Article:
The World of Yesterday: Memoirs of a European [Book Review]

I read this book over a year ago; hence, I might have forgotten some of the details but not the mark it left on me. “The World of Yesterday: Memoirs of a European” is the final work of Stefan Zweig, the renown Austrian writer who, a day after sending this manuscript, decided to take his own life together with his wife. These memoirs took seven years to write, from 1934-1942, and they are the desperate pleas of an intellectual who had lived some of Europe’s brightest and
darkest times.

Born in 1881 in Vienna, Zweig came of age in what he hopes to convey as “the Golden Age of Security”, and would live through the First and Second World Wars, the rise of Nationalism, Bolchevism and Fascism. In the center of an affluent family, he became one of Europe’s most celebrated intellectuals, whose abilities to dominate multiple languages and eagerness to travel would put to shame those who see themselves as the globetrotters of the XXIst Century.

As a Jew, he saw his books being burned by the Nazis, to be exiled from his home and then Europe, fleeing to Brazil where he would live his final days. He saw reputed colleagues turn from amicable acquaintances to sworn enemies, turning into cogs for the hate-fuelled propaganda machines of Nationalism.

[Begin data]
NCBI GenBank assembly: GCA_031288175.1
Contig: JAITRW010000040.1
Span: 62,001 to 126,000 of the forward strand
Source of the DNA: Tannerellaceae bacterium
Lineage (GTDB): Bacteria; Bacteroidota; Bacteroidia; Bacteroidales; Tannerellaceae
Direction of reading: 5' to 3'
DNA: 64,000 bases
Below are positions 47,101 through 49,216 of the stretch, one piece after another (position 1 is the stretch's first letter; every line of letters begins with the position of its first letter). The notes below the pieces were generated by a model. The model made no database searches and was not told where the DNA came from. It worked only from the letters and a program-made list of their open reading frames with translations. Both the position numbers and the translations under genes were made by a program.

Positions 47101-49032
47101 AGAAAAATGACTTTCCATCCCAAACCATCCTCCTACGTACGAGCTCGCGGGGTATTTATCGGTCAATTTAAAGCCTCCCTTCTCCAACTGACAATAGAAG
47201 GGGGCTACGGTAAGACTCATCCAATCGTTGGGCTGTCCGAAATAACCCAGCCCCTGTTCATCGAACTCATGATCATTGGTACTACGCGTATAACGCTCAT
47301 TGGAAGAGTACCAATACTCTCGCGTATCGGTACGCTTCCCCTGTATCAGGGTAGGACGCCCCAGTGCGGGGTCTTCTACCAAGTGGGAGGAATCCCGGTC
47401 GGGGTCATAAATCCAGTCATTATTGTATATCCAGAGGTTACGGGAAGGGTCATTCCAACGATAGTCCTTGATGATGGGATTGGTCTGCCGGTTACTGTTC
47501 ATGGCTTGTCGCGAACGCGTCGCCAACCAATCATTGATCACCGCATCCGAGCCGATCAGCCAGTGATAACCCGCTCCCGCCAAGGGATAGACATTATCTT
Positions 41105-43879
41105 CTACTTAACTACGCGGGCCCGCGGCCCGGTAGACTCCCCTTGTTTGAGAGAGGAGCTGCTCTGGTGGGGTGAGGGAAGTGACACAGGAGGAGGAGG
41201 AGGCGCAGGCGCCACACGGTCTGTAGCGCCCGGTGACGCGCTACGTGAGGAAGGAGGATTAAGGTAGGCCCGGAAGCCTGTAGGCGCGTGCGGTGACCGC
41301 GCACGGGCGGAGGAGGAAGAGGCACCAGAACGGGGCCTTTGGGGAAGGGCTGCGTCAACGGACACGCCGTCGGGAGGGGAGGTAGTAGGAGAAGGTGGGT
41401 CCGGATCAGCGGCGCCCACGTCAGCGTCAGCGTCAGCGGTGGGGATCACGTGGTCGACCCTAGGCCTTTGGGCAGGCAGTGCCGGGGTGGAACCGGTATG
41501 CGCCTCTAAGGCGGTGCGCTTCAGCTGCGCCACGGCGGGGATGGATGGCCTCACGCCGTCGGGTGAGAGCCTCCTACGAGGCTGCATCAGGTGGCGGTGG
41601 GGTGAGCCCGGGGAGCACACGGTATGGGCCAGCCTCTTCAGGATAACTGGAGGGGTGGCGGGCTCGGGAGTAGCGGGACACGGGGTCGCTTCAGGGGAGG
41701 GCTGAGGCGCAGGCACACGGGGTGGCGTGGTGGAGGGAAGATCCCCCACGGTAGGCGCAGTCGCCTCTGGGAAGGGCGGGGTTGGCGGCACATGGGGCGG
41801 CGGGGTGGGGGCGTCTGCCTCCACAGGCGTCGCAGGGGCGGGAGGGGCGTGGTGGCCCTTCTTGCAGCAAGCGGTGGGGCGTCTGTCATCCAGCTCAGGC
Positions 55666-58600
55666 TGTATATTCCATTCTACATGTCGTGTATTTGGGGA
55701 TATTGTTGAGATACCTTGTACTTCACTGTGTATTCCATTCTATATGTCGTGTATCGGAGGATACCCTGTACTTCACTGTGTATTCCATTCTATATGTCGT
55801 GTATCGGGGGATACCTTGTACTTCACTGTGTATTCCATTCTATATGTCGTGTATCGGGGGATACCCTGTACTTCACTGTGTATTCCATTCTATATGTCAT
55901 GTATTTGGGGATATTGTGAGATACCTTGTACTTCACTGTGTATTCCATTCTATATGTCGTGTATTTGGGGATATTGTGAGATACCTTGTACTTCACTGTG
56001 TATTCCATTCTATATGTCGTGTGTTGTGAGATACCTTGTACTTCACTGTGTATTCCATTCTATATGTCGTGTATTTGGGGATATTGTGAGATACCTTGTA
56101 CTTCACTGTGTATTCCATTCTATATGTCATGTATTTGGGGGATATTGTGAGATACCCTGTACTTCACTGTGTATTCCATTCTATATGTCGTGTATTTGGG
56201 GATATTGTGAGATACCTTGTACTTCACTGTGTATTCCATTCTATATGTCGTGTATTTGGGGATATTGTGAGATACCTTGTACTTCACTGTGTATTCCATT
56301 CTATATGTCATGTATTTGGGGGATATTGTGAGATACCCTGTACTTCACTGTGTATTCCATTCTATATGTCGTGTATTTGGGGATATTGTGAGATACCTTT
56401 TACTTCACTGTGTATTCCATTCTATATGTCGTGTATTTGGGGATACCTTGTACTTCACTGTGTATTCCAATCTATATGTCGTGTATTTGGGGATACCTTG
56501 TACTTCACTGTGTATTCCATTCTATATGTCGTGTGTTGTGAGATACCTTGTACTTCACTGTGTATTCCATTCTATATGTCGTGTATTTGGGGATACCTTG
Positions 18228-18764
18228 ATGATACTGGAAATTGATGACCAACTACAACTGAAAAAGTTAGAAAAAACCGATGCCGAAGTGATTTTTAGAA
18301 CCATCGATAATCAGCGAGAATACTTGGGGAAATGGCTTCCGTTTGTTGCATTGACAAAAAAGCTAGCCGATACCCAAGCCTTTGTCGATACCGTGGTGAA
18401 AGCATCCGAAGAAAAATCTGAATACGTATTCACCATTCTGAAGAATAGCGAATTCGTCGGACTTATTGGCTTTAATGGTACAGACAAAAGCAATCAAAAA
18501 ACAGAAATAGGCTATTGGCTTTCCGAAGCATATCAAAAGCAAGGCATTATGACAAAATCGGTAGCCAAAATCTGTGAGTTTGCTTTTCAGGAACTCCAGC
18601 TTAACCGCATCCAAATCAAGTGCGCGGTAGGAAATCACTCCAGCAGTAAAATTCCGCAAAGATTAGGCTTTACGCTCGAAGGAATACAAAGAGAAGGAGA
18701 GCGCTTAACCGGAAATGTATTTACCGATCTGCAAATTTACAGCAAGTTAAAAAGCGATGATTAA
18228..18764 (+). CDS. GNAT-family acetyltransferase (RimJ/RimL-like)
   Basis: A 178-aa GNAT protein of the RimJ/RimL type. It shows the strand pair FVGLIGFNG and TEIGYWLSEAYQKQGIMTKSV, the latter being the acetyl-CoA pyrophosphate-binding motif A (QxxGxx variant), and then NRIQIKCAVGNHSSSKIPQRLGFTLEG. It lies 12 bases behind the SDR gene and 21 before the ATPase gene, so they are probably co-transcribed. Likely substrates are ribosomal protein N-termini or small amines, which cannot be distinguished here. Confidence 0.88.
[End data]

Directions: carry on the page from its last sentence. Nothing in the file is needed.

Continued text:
As I write this review, two moments seem to have stuck with me for their echoing effect to today’s historical events. The first, the day he spends an evening in a Cinema in the French countryside of Tours in 1914. There, he witnesses a quite crowd’s uproar at the sight of Emperor Wilhelm II of Germany during the news clip that would customarily be shown before the movie, signalling a deeply instilled, irrational hatred in the hearts of the French. The second episode is when the Great War is declared and soldiers start triumphantly marching in Vienna, when he guiltily admits to a sense of greatness and belonging despite his aversion to war.

Perhaps most noteworthy is the way in he conveys the freedom with which the continent lived during the dawn of Globalization, when relaxed passport requirements, extending train lines and new means of transportation sparked a true cosmopolitan Europe. The tone with which he depicts such times manages to make it seem eerily similar to our World today, serving as an alarming reminder of the fragility of Global Peace.

The legacy of this book is present in our daily lives, firstly by having contributed to the idea of the European Union itself. It has also provided the inspiration in movies such as “Grand Hotel Budapest“, and his own biopic “Stefan Zweig: Farewell to Europe“, and has become almost mandatory reading for Europarlamentarians. Through the “World of Yesterday”, Stefan Zweig gave us something to think about the way we run our world today.

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